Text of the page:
2015 g B1 427628 Figure 18
2013 g B2 209942, 210514, 210603, 210639, 210675 Figure 19
2015 g B2 427626 Figure 20
2013 i B1 210631, 210667, 216988 Figure 21
2015 i B1 427616 Figure 22
2013 i B2 210559, 210601, 210637, 210673, 216048 Figure 23
2015 i B2 427624 Figure 24

3.1.4   Timing

A final concern is the amount of time it will take to process each ccd in crowded fields. While a typical ccd took just under 4 minutes to process, there was a long tail of ccds that took far longer (Figure 25 and Figure 26). The increased time was entirely spent in two steps: matching the detected objects to a reference catalog, and measuring the difference image sources. The time required for matching appeared to be non-linear, with the ccds with the largest number of sources and reference objects to match requiring up to four hours to complete. Our matching algorithm was not optimized for these very large numbers of sources, however, so we are encouraged by the results even if the performance is slow.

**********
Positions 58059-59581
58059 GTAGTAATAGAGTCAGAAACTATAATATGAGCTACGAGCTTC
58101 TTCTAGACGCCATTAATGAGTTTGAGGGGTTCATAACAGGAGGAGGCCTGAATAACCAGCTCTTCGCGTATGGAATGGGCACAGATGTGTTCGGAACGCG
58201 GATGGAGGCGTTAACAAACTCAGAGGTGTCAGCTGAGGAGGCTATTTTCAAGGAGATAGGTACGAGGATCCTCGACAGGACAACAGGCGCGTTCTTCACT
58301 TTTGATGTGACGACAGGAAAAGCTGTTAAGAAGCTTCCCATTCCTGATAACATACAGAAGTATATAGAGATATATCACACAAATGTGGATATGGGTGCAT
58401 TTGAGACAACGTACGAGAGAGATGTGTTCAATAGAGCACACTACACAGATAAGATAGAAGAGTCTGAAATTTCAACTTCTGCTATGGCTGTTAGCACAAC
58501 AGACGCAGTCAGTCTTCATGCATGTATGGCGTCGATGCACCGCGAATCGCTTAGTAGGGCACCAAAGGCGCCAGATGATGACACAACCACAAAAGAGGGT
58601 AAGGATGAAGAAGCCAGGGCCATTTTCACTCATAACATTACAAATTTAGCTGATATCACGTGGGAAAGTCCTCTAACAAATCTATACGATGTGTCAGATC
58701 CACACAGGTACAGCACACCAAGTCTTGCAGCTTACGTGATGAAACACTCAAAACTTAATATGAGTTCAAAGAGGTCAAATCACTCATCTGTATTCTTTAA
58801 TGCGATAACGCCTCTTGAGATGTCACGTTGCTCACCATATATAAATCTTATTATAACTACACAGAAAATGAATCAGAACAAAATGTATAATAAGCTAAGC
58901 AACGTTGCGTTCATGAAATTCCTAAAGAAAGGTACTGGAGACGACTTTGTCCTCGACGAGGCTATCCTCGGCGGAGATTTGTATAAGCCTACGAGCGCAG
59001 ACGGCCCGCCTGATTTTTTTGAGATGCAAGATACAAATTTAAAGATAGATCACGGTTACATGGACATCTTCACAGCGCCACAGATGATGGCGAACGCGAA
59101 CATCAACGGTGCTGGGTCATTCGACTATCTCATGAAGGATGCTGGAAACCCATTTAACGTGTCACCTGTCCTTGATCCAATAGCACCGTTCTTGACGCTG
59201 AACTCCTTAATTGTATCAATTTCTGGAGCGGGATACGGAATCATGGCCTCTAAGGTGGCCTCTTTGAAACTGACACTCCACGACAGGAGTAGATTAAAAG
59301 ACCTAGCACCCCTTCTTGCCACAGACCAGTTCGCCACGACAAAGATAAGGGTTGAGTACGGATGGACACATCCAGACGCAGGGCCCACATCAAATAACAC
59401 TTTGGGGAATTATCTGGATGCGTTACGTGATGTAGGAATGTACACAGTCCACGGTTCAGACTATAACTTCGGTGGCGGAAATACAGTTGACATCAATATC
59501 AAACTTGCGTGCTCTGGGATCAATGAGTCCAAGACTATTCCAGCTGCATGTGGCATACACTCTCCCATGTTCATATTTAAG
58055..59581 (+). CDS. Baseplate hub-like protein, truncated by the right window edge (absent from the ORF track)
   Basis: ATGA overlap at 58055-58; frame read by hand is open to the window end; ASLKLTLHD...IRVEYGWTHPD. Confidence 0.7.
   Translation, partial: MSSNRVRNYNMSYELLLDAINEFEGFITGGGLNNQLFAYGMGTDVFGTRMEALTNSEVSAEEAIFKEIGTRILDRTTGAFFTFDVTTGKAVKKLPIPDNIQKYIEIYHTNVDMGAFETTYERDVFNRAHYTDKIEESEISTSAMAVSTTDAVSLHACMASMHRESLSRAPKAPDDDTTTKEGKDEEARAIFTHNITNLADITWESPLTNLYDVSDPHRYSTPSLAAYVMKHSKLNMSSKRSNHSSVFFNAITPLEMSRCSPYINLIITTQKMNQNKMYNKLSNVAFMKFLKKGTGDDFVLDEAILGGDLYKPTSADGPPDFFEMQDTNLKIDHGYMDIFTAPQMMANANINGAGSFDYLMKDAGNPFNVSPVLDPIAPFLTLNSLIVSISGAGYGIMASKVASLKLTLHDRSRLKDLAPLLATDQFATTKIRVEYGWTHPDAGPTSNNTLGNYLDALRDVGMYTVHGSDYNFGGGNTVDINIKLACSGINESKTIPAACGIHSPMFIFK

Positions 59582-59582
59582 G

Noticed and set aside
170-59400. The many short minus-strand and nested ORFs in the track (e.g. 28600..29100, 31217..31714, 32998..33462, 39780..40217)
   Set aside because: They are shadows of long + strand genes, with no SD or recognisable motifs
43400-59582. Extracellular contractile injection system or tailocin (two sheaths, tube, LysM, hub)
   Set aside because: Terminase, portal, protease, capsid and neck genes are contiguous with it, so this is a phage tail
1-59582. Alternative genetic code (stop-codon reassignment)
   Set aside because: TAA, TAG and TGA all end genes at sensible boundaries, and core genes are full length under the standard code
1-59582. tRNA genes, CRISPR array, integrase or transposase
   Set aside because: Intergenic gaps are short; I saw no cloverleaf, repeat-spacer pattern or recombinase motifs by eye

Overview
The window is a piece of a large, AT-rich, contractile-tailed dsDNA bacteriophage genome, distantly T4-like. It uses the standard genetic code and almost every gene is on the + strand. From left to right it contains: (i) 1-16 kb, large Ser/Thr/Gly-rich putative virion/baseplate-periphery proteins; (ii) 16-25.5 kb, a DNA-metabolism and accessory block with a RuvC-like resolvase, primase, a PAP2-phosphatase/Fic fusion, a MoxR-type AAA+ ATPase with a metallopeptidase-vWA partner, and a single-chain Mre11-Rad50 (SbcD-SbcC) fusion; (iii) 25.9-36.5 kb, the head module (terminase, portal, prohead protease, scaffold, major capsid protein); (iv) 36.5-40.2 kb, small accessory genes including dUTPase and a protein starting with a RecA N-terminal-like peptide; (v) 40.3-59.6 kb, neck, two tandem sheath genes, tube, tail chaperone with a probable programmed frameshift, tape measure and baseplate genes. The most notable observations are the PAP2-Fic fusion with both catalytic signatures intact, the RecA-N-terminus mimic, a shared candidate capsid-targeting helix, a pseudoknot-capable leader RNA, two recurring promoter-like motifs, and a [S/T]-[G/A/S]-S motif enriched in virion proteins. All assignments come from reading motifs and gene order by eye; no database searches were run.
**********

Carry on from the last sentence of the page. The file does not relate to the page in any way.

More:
_images/Decam_saha_pccd_time_2013.png

Figure 25 Distribution of the time required to process each ccd, including both g- and i-band from 2013. Not shown are several ccds that took longer than an hour.

_images/Decam_saha_pccd_time_2015.png

Figure 26 Distribution of the time required to process each ccd, including both g- and i-band from 2015. Not shown are several ccds that took longer than an hour.

3.2   Warping and coaddition